Dinosaur 'Firewalkers' left behind giant footprints in a 'land of fire'
This story begins with a dusty photo. In 2018, Emese Bordy, an associate professor of sedimentology at the University of Cape Town, discovered it by chance inside an unpublished master's dissertation that dated back to 1964. The image, she realized, showed an ancient dinosaur footprint preserved on what became a farm in South Africa.
After tracking down the current owner of the farm, with the help of a nature photographer and historian, Bordy gathered a team to investigate the farmer's property (with his permission) for more ancient dinosaur footprints. The farm sits in South Africa's Karoo Basin, which is known to contain deposits of igneous rocks from lava flows that occurred in the Early Jurassic period and a good deal of preserved fossils from that time.
Related: Photos: Dinosaur tracks reveal Australia's 'Jurassic Park'
"We tracked on his farm for many hours in the blazing heat of the Free State, unsuccessfully," Bordy said in an email sent to Live Science. "We were cheerlessly walking back to our field vehicle, when I suddenly found one of the tracks."
The team then discovered a total of 25 footprints making up five trackways preserved in sandstone between basalt layers — igneous rock formed from the rapid cooling of lava. The fossil tracks were likely made 183 million years ago as the paleo-beasts stomped along an ancient stream with moist, sandy banks. "The properties of the sandstone allow us to tell that the tracks were deposited in seasonal streams that run during flash flood events," Bordy said.
By measuring the size of the footprints and the length of the space between the prints, then comparing them with relevant numbers in the science literature, Bordy and her team found that some of the footprints belonged to large carnivorous dinosaurs that walked on two feet, such as species in the Coelophysis genus.
Others belonged to small, likely herbivorous dinosaurs that walked on four feet. They also found some more "vague" pathways likely made by synapsids, or a group of reptiles that are thought to be the ancestors of mammals, Bordy said.
They discovered that the herbivore that left behind its footprints was likely a new ichnospecies — a species discovered from trace fossils such as footprints rather than remains from the animal itself. They named the new ichnospecies Afrodelatorrichnus ellenbergeri, after Paul Ellenberger, a French priest and trace fossil expert who is considered to be "the father of vertebrate ichnology in southern Africa," she said.
The footprints date back 183 million years, to a time period known as the "dawn of the dinosaurs" but which was otherwise rough for life on Earth. An early Jurassic extinction, otherwise known as the end-triassic extinction wiped out 76 percent of marine and terrestrial species, allowing dinosaurs to become the dominant animals on land, according to Britannica.
"This mass extinction event was caused mostly, but probably not only, by the volcanic degassing of the ancient lava flows that poured onto the land surface here in South Africa," Bordy said. "The enormous amount of molten lava, as it was flowing across the landscape, not only turned this environment into a land of fire, but also changed the chemistry of the atmosphere and oceans in the early Jurassic."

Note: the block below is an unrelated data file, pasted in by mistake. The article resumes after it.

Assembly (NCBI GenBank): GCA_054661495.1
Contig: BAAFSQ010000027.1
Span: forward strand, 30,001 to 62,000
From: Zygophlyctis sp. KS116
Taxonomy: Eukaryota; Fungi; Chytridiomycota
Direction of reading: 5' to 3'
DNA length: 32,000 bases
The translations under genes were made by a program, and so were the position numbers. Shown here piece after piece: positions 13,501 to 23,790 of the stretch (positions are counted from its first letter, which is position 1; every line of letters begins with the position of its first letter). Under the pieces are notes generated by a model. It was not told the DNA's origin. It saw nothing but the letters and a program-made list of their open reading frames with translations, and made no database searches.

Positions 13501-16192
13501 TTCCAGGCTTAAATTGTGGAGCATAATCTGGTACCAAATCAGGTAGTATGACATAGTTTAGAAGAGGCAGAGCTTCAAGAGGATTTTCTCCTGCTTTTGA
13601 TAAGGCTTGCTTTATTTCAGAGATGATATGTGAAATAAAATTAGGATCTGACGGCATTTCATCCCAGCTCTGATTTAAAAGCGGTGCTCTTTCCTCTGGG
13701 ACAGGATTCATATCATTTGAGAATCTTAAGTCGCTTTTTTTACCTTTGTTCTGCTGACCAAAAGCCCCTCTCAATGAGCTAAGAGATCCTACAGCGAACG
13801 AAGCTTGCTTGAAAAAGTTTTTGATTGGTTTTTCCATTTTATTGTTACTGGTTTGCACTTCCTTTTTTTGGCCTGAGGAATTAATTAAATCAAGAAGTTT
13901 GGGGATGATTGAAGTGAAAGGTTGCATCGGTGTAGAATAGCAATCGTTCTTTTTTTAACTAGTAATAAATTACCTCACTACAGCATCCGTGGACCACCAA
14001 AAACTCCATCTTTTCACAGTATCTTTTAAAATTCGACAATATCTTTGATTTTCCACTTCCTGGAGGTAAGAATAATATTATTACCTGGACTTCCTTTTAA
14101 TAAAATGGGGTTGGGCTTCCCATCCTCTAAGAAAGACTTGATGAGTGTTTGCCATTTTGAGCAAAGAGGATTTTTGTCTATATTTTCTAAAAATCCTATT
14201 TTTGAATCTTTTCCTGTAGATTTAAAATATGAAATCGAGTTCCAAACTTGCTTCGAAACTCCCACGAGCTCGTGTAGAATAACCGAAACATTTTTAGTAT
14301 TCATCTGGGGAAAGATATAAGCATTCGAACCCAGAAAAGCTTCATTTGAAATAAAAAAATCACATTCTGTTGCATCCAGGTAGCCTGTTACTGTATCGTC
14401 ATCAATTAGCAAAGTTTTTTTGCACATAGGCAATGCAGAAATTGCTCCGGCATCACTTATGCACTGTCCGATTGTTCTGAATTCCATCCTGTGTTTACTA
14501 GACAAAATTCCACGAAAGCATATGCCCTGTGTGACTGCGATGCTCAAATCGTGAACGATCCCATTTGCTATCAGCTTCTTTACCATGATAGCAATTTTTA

Analysis of the ancient lava flows, rocks and plant fossils found within them allowed Bordy and her team to reconstruct what the landscape looked like 183 million years ago.
In between fiery lava eruptions, there were intermittent, quieter periods when the environment and the life within it recovered. "For short time periods, the streams were flowing again, the sun was shining, the plants were growing and the animals, among them dinosaurs, were grazing and hunting," Bordy said. "This is attested by the vertebrate footprints of both meat- and plant-eating dinosaurs, plant remains, sediment deposits of streams and lakes, to name just a few."
It's not clear how long those quieter periods lasted. "We do not have sensitive enough geochronological tools to measure the time between the lava flow and sand deposition," she said. "But sandstone with the tracks clearly shows that the time between lava flow events was at least — time to time — long enough for life to return to the site where the tracks are found, long enough for streams to deposit sediments [and] for animals to walk again."
Because the creatures lived in between times of raging volcanic action, Bordy refers to them as "figurative firewalkers." Now, she hopes to find more fossil tracks in the area to get a more complete picture of what happened there so long ago. "Not only for lessons on the deep past, but for lessons for our future," she said.
The findings were published Wednesday (Jan. 29) in the journal PLOS ONE.
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Originally published on Live Science.
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Yasemin is a staff writer at Live Science, covering health, neuroscience and biology. Her work has appeared in Scientific American, Science and the San Jose Mercury News. She has a bachelor's degree in biomedical engineering from the University of Connecticut and a graduate certificate in science communication from the University of California, Santa Cruz.
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